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Aston Lawyer
Aston Lawyer, Solicitor
Category: Law
Satisfied Customers: 10458
Experience:  Solicitor LLB (Hons) 23 years of experience in Conveyancing and Property Law
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Ihave lived with my partner for 15yrs.Its his house and hes

Resolved Question:

Ihave lived with my partner for 15yrs.It's his house and he's paid the bills.I'v contributed in other ways buying bits and bobs,all the usual things that go with keeping the house running.He's now decided he doesn't want to be my partner anymore but has told me I can stay there as a lodger paying him rent.He's charging me less than going rate as he knows I can't afford to go on my own and being 60yr old it's a difficult thing to do. He's took legal advice who've told him to do a legal contract as to what the terms of me renting from him is fair to us both, then he wants us to sign it. What I want to know is will that be a legal binding document that will work both ways and is there any wording I particully need to look for so I know it's above board, also do i have any rights after 15 yrs at all
Submitted: 3 years ago.
Category: Law
Expert:  Aston Lawyer replied 3 years ago.
Hello and thanks for using Just Answer.

My name is XXXXX XXXXX am happy to assist you with your enquiry.

Firstly, unless you have paid for improvements to the property, then you do not have any financial claim against him (eg, if you have paid for an extension/conservatory, then you would have what is called "an equitable interest in the property and you would be entitled to go to Court so your interest can be assessed and agreed).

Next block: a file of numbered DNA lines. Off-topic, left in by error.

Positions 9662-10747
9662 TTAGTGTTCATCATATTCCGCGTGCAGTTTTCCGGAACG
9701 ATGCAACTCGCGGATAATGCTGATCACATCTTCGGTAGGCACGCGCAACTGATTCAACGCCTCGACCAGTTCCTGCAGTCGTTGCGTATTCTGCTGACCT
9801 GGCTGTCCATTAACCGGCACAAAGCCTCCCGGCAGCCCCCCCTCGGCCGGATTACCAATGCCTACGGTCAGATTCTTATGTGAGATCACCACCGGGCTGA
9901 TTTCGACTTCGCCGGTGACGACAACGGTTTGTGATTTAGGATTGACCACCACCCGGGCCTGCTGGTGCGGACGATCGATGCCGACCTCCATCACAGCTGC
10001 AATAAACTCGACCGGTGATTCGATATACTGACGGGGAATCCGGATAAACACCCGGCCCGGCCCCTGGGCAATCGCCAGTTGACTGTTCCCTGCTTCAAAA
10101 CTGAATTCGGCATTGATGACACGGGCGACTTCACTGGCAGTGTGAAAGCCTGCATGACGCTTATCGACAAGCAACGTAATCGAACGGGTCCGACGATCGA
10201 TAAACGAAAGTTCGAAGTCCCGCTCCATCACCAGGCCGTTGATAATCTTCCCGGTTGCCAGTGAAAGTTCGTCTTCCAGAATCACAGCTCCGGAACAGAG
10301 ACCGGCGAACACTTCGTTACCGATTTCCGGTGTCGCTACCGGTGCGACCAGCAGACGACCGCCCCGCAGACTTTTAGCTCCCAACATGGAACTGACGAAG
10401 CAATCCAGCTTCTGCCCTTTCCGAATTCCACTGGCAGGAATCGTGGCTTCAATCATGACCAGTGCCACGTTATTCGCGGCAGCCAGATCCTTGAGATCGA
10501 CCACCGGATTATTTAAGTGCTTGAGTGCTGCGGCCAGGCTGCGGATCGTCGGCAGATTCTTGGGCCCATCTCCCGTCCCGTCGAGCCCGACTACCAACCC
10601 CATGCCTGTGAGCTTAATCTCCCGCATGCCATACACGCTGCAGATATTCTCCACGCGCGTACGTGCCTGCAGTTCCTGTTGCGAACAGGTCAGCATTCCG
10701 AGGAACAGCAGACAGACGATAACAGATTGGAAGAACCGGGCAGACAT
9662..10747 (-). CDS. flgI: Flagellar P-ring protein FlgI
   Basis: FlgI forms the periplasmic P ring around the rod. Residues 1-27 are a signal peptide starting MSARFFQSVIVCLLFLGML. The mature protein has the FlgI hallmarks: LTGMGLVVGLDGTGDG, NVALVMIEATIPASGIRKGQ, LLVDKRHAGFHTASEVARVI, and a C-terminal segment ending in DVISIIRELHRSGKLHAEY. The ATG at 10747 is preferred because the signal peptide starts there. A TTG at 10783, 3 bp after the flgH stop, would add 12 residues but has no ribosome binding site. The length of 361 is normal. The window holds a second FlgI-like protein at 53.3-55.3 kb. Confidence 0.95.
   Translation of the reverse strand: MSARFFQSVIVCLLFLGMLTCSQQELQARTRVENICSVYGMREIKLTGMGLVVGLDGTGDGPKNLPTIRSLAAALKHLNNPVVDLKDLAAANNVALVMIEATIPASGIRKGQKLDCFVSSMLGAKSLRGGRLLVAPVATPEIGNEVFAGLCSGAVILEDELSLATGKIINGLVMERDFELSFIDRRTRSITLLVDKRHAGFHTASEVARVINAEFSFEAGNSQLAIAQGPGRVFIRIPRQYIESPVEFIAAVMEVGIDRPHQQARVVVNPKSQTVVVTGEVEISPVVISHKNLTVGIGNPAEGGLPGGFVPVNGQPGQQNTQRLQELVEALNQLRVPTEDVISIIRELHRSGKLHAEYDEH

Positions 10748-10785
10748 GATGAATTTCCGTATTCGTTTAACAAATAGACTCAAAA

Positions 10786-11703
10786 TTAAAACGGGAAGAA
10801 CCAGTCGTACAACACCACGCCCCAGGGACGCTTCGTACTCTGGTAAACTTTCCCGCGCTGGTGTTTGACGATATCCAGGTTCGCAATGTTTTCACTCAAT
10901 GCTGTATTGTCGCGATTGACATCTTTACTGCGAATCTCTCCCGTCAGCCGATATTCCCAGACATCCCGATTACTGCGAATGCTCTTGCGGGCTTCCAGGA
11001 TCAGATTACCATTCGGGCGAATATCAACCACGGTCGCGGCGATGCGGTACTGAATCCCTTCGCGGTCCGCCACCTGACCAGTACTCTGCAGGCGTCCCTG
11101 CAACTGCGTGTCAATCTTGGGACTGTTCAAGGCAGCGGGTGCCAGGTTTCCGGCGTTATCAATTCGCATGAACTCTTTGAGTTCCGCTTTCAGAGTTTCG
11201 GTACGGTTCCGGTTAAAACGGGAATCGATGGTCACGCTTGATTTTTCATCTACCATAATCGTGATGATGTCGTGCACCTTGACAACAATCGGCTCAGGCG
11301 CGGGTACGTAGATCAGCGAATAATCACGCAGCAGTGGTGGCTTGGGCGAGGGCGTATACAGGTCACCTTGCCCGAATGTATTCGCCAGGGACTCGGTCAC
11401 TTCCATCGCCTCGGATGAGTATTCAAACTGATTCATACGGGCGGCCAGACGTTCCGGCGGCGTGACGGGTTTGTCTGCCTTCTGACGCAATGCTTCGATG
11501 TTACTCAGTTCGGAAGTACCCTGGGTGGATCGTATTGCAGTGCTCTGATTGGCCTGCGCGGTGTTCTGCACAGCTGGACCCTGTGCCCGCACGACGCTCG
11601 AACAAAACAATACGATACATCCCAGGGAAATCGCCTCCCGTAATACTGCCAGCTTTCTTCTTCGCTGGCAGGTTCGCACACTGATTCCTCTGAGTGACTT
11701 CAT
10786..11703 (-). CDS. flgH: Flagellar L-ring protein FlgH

If, as I believe to be the case, you have only paid for the running costs of the property, you have not acquired any equitable interest, as these costs have been paid to benefit you as much as him, in that you have had the benefit of a roof over your head.

As regards XXXXX XXXXX Contract allowing you to remain living in the property, this can be drawn up and would be legally binding on you both. However, please note that any such Agreement would only normally give you a slim legal right to remain in the property, in that all he probably will be entitled to grant you is a Lodgers Agreement.
As he will be occupying the property also, he is unable to grant you a Tenancy Agreement, which would give you more security. As you would merely be a lodger, these type of Agreements legally allow the owner to terminate the Agreement by giving you 28 days Notice to move out, if relationships sour. The 28 days Notice is seen as being a reasonable notice period required to be given to a Lodger, by the Courts. Likewise, he is unlikely to be advised to grant you a lengthy Agreement (eg for 2 years or so) in case relationships do sour at a later date. Normally, Lodgers Agreements last for a maximum period of 12 months, and some just run from month t month, in that it will say either party has a right to end the Agreement by giving the other 28 days Notice. In such circumstances, you have limited security in the house.

You could of course ask him to grant you an Agreement, allowing you to remain living in the property for 5/10/20 years, but whether he would agree to this is down to him and what his Solicitor advises.

I hope the above assists you.

Kind Regards
AL
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